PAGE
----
Effective Interactions for Colloids and Polymers in Soft Matter systems Abstract: In Soft Matter Physics we work with macromolecules like colloids or polymer chains. Instead of an atomistic description we often use a coarsegrained approach where the state of these large particles is described with an effective model that involves much less degrees of freedom. The main advantage of effective models is that they are computationally cheaper and in addition they facilitate an intuitive understanding of the Physics described. Another nice property of Soft Matter Systems is that the interactions in the effective model can be tuned easily by changing only the properties of the solvent (e.g. by adding salt). I will give some examples for interesting effective models in Soft Matter Physics. In particular I will introduce an effective model that leads to so called Cluster Crystals, which are a novel and interesting state of matter. I will explain how this effective model is related to a system of semiflexible ring polymers. In addition I will show recent results of simulations in which we monitor the localization probability of knots on polymer chains with heterogeneous rigidity under tension. 
Nov 25 2014 
Philip Schäffer 
How to get from the metric tensor to an EinsteinVlasov System in 45 minutes Abstract: A short introduction on some basic notions in GR like the metric tensor and topology of manifolds will be given. Furthermore an example for a cosmology will be given and its properties will be discussed.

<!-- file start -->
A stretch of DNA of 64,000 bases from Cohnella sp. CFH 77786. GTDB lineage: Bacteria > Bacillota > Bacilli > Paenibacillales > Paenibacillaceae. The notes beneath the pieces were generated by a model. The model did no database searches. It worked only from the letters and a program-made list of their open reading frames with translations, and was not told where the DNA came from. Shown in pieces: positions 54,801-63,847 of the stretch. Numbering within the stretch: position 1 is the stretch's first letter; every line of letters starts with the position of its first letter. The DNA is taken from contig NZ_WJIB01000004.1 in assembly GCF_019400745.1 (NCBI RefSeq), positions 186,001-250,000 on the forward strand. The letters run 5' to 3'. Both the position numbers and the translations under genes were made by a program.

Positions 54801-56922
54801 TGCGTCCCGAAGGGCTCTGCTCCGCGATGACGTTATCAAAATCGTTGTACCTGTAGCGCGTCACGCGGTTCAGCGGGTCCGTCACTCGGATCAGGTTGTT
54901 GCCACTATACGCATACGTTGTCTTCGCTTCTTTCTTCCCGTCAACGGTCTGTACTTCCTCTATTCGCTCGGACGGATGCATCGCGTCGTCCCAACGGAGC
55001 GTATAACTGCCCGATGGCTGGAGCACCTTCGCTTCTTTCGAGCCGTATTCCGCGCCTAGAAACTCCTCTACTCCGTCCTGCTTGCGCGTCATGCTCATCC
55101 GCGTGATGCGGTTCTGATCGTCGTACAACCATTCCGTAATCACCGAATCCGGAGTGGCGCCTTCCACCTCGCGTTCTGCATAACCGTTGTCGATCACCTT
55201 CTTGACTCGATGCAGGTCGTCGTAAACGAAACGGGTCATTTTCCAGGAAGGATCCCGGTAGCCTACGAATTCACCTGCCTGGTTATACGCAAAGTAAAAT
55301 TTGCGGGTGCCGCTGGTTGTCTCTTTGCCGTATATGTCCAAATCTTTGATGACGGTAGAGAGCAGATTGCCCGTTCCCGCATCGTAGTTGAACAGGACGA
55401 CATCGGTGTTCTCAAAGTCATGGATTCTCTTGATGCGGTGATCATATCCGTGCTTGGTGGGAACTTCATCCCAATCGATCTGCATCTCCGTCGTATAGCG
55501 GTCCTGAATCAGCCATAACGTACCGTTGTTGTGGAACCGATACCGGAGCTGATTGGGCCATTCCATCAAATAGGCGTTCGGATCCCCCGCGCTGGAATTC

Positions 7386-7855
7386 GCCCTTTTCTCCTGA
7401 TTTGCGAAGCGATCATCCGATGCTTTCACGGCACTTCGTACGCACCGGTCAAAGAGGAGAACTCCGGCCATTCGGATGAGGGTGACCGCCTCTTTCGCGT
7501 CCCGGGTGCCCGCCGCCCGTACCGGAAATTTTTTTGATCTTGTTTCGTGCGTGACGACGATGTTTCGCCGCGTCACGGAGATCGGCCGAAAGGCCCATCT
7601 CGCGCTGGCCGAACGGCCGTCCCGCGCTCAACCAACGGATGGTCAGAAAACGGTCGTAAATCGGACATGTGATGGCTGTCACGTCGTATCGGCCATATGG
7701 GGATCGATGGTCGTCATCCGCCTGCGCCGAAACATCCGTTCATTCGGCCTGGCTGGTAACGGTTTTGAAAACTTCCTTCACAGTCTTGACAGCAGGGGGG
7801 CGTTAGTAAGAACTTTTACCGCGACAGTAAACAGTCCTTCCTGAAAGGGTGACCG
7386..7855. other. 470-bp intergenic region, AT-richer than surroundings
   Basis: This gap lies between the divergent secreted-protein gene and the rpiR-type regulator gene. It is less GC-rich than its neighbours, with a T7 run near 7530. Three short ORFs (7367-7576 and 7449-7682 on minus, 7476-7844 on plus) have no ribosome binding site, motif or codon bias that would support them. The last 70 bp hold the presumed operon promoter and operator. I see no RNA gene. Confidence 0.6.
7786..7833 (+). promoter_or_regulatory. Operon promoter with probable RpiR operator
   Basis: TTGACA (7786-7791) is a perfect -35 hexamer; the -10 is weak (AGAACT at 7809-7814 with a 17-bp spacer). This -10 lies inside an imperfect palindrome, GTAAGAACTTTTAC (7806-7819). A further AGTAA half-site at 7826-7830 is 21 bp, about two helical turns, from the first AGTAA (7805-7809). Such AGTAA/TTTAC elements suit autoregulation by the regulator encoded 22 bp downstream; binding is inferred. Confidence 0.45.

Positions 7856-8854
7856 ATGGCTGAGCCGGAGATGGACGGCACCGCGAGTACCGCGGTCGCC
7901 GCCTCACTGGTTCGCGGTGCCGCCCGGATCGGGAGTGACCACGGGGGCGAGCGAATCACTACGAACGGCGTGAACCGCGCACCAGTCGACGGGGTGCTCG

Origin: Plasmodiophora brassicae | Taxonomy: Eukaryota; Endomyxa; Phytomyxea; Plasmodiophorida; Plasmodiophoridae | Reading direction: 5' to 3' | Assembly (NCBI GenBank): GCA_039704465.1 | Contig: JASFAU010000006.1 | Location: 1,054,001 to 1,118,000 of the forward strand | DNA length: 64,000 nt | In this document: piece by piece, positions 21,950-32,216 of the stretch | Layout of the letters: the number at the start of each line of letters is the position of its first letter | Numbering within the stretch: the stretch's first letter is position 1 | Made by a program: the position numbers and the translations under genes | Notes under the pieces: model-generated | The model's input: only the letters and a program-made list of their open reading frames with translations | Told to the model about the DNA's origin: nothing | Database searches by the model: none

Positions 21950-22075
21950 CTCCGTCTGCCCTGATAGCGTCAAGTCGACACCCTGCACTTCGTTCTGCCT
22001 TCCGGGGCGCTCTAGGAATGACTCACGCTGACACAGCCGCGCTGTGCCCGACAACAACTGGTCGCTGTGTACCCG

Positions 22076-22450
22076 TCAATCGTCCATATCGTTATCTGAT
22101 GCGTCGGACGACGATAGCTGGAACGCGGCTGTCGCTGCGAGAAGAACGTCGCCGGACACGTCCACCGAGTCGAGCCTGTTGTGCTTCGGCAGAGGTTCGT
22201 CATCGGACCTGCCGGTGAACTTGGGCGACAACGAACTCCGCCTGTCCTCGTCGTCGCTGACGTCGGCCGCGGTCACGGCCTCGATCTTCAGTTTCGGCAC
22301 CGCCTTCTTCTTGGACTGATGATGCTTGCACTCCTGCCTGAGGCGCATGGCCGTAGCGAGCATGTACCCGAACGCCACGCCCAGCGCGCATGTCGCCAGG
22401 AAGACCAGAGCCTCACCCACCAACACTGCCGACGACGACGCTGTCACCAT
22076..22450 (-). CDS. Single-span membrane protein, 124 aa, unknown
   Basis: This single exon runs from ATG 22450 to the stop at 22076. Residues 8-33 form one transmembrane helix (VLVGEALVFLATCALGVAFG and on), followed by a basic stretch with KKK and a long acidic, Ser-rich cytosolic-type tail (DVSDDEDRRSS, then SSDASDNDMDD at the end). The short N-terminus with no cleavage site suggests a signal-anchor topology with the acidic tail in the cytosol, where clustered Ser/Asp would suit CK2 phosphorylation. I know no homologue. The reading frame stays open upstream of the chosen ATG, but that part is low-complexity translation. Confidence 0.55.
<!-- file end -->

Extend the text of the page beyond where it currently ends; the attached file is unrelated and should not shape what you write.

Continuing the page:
Dec 2 2014 
James Whitfield 
TDDFT: Vrepresentability on lattices Abstract: I will explain time dependent density functional theory and sketch our previous result concerning the computational complexity of solving the Vrepresentability problem. I will talk about some more recent results concerning a numerical implementation of our scheme. The talk will only require familiarity with linear algebra. 
Dec 9 2014 
Franz Kerschbaum 
Onboard intelligence for space telescopes Abstract: Space telescopes with their more and more complex instrumentation require specialized onboard IT systems. This is to cope with both highly specialized and demanding operational modes as well as the enormous volumes of data produced. Severe computational, power, mass and volume constraints together with limited communication rates and autonomous operation make such space IT systems and the respective onboard SW quite demanding and often mission critical. Over the last 1.5 decades the Department of Astrophysics at the University of Vienna built up extensive expertise in this very field of onboard data processing and more general onboard instrument software. Together with national and international partners past, current and future space missions are provided with our systems, e.g. Herschel, BriteConstellation, Cheops, Plato or Athena. Besides the technical aspects of our participations also a few astrophysical results and aims will be presented.